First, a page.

## Organization

Chapter 3: Introduction to Optimization, contains a brief overview of the legacy mathematical programming procedures in SAS/OR software and highlights the need to transition in the near future from these legacy procedures to the newer OPTMODEL family of SAS/OR mathematical programming procedures. This chapter also provides an introduction to optimization and the use of the legacy optimization tools in the SAS System; it describes how to build input SAS data sets (directly or by synthesizing multiple data sources), use the legacy procedures to identify optimal solutions, and construct reports to communicate optimal decisions. Following this introductory chapter, the next four chapters describe the LP, INTPOINT, NETFLOW, and NLP procedures.

The following list summarizes the types of information provided for each procedure:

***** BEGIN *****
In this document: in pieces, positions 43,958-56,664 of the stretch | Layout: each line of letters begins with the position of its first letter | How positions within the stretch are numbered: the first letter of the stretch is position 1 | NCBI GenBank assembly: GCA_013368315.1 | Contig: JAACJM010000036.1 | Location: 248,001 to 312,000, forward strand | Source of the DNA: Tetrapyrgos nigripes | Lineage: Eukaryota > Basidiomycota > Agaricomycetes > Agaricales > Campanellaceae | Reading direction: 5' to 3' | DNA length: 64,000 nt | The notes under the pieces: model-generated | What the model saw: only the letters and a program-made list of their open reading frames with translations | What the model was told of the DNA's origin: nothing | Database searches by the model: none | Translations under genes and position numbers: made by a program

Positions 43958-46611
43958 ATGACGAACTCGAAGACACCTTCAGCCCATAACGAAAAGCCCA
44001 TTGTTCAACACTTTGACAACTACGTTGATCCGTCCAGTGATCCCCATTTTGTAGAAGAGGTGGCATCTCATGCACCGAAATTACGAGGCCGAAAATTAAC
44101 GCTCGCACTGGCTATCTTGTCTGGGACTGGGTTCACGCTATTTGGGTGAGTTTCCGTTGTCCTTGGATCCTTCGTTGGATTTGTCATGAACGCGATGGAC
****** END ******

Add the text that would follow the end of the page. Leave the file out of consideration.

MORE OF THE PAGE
Overview provides a general description of what the procedure does. It outlines major capabilities of the procedure and lists all input and output data sets that are used with it. Getting Started illustrates simple uses of the procedure using a few short examples. It provides introductory hands-on information for the procedure. Syntax constitutes the major reference section for the syntax of the procedure. First, the statement syntax is summarized. Next, a functional summary table lists all the statements and options in the procedure, classified by function. In addition, the online version includes a Dictionary of Options, which provides an alphabetical list of all options. Following these tables, the PROC statement is described, and then all other statements are described in alphabetical order. Details describes the features of the procedure, including algorithmic details and computational methods. It also explains how the various options interact with each other. This section describes input and output data sets in greater detail, with definitions of the output variables, and explains the format of printed output, if any. Examples consists of examples that are designed to illustrate the use of the procedure. Each example includes a description of the problem and lists the options that are highlighted by the example. The example shows the data and the SAS statements needed, and includes the output produced. You can duplicate the examples by copying the statements and data and running the SAS program. The SAS Sample Library contains the code used to run the examples shown in this book; consult your SAS Software representative for specific information about the Sample Library. References lists references that are relevant to the chapter.